I love being a professor. I teach one class every fall and it is the highlight of my year. I get 18 to 25 students who I can introduce to my passion for history, energize their critical thinking, stretch their minds and their imaginations, and hopefully inspire them to keep asking questions and looking to history for examples that are relevant to them—no matter what they do in the rest of their lives.
But occasionally, you get a student who just doesn’t want to do the work. They don’t read, and they don’t study, but they show up in your office an hour before the final and begin asking you what they should know about the League of Nations or the causes of World War II for the exam. I always try to be as helpful as I can be, within reason, but the truth is I’ve already told every student what they need to know about those things: it was in my lectures and in the readings I assigned. The rest is up to them.
As I watched Robert Mueller testify to Congress, he struck me as the wise, old professor who won’t give you the answers on the exam, because he expects that you have done the reading.
Back in April, after we actually could read the Mueller report, these four things were clear:
- Russia attacked the U.S. political system in 2016.
- Trump’s team knew and hoped to benefit from it, coordinated messaging with what was coming out of Wikileaks, and told no one of their contacts with Russians.
- Obstruction of justice by a sitting president—of which there are multiple cases with substantial evidence documented in the report—has only a constitutional remedy while he is in office: impeachment.
- Barr’s four page summary letter of the Mueller report was a master-class in spin.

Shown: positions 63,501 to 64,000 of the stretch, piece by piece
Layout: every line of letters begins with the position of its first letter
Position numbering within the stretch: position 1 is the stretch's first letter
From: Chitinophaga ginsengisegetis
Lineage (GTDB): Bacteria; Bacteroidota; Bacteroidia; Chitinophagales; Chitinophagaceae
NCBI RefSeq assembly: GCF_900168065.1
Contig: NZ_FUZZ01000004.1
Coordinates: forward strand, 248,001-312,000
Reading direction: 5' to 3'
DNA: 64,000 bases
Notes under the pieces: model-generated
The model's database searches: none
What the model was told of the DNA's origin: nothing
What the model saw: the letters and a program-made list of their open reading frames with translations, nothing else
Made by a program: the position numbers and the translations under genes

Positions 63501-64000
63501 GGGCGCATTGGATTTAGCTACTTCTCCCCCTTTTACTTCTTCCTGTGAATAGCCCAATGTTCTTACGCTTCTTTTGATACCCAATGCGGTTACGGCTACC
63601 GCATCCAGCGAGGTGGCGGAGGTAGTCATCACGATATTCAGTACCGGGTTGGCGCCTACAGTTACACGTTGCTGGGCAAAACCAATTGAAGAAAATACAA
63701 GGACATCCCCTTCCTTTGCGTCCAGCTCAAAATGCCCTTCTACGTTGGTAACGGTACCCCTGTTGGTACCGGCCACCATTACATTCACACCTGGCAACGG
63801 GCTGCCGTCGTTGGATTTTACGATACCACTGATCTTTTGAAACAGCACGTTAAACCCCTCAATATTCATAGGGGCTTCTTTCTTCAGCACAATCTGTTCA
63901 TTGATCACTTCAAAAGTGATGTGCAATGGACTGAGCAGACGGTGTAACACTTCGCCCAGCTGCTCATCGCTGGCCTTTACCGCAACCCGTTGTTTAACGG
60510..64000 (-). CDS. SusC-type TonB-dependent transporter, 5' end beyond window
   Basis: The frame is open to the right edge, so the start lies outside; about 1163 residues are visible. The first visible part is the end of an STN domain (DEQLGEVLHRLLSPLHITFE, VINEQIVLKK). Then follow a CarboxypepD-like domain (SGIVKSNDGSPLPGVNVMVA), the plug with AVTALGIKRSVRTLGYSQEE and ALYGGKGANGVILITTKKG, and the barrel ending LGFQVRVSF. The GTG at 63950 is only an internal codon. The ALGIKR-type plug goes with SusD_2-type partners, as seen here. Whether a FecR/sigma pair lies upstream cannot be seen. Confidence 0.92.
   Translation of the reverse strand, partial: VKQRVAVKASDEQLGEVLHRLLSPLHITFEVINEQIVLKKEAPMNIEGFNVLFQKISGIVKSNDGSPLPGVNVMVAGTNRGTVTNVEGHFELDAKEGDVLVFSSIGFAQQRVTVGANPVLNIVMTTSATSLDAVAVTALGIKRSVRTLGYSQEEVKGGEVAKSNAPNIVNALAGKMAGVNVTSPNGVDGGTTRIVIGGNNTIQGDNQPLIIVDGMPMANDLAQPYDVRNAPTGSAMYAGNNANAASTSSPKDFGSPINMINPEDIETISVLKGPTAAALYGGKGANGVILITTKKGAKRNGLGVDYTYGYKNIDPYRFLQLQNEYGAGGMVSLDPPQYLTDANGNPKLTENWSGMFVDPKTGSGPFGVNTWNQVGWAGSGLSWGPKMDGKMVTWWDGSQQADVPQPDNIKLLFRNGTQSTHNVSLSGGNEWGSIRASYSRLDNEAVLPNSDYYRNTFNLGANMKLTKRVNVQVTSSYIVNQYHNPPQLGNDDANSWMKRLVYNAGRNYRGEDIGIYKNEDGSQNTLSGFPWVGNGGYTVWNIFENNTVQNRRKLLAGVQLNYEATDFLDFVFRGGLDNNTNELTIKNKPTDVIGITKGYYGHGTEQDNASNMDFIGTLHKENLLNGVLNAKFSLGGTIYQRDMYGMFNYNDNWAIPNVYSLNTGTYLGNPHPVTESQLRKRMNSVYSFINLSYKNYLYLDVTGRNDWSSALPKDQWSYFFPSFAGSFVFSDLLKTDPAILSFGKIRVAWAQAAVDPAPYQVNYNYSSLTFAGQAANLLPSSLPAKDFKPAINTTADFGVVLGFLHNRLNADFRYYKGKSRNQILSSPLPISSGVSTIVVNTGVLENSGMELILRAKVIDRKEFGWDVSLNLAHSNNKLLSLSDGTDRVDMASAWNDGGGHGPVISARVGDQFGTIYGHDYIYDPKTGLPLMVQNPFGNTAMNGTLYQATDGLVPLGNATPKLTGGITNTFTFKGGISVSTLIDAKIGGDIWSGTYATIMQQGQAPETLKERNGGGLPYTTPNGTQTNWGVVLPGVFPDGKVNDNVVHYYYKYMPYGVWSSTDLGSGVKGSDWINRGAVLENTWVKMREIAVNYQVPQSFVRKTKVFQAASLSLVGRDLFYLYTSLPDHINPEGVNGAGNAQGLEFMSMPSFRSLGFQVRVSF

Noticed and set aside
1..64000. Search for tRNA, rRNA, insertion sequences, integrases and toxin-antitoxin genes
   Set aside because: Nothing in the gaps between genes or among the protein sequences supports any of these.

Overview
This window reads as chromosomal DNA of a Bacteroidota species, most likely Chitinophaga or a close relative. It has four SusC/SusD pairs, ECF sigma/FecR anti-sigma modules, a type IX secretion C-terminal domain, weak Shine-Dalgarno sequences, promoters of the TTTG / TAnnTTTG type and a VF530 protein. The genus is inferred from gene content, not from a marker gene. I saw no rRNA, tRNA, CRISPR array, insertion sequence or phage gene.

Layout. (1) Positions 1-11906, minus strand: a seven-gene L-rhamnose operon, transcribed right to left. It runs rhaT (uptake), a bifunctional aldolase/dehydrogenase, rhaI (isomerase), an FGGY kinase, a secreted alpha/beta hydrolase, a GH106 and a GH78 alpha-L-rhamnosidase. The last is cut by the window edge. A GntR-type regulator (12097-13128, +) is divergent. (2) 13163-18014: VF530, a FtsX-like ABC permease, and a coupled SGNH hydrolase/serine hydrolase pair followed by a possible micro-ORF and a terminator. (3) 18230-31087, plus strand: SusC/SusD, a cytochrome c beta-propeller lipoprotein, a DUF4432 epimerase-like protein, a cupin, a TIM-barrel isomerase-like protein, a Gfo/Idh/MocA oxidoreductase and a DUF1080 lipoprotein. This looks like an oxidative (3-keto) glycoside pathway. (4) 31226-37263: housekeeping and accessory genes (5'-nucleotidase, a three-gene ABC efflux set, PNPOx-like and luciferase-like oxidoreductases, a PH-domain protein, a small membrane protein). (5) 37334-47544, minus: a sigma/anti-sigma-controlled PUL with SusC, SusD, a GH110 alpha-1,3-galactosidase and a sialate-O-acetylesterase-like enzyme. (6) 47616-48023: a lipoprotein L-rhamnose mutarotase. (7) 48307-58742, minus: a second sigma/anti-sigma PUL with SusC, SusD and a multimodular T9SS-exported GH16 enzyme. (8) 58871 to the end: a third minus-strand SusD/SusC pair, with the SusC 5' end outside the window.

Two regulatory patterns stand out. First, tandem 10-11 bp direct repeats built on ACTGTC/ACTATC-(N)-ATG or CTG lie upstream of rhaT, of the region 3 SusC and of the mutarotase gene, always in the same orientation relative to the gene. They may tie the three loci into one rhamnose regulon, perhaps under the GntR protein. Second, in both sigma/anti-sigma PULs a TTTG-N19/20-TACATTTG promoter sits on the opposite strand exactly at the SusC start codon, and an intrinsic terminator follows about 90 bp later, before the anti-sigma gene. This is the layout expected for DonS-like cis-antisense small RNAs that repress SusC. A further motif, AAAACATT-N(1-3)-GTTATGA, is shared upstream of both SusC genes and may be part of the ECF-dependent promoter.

This—shocking criminality and betrayal of country for personal gain—is all in the Mueller report. It is documented. The evidence is substantial. Listen to what the Republicans did in defending the president: they didn’t argue the facts of the case, they tried to impugn the honor, integrity, and professionalism of Robert Mueller—a Marine war hero who has dedicated his life to public service, and that of his team.
The fact that the public discussion of this isn’t one-sided is a testament to party discipline in the GOP and the effectiveness of the information machine run by the Trump camp. In the aftermath of a day of damning testimony, Politico reported that the feeling in the White House was jubilant. The President tweeted, “TRUTH IS A FORCE OF NATURE.” Like Barr’s four page letter—this isn’t the truth, it’s narrative—and it is designed to politically insulate the president from being held to account for his misdeeds as a candidate and as the chief executive of the United States.
The truth of the matter is that the president was likely to claim complete exoneration for anything short of Mueller looking in the camera and saying, “impeach him.” That is the nature of weaponized narrative, and the Trump White House wields that weapon with great discipline and sophistication.
The only option for those who believe in the rule of law and that even the President of the United States is not above the law, is to begin impeachment proceedings. The evidence is stark. It is overwhelming. And it is Congress’ duty—as well as that of every citizen—to follow the evidence wherever it leads us.
Some commentators put their faith in Robert Mueller’s investigation. But our founders created free institutions—and enshrined their power into our Constitution—because free institutions, and not individuals, are the best means to preserve our liberties and our constitutional system.
It’s final exam time. Robert Mueller wasn’t going to tell us any answers in that hearing beyond what he already said in his report. It is time for Speaker Pelosi to show she’s done the homework; read the readings; and is ready for the test. It’s time to begin an impeachment investigation.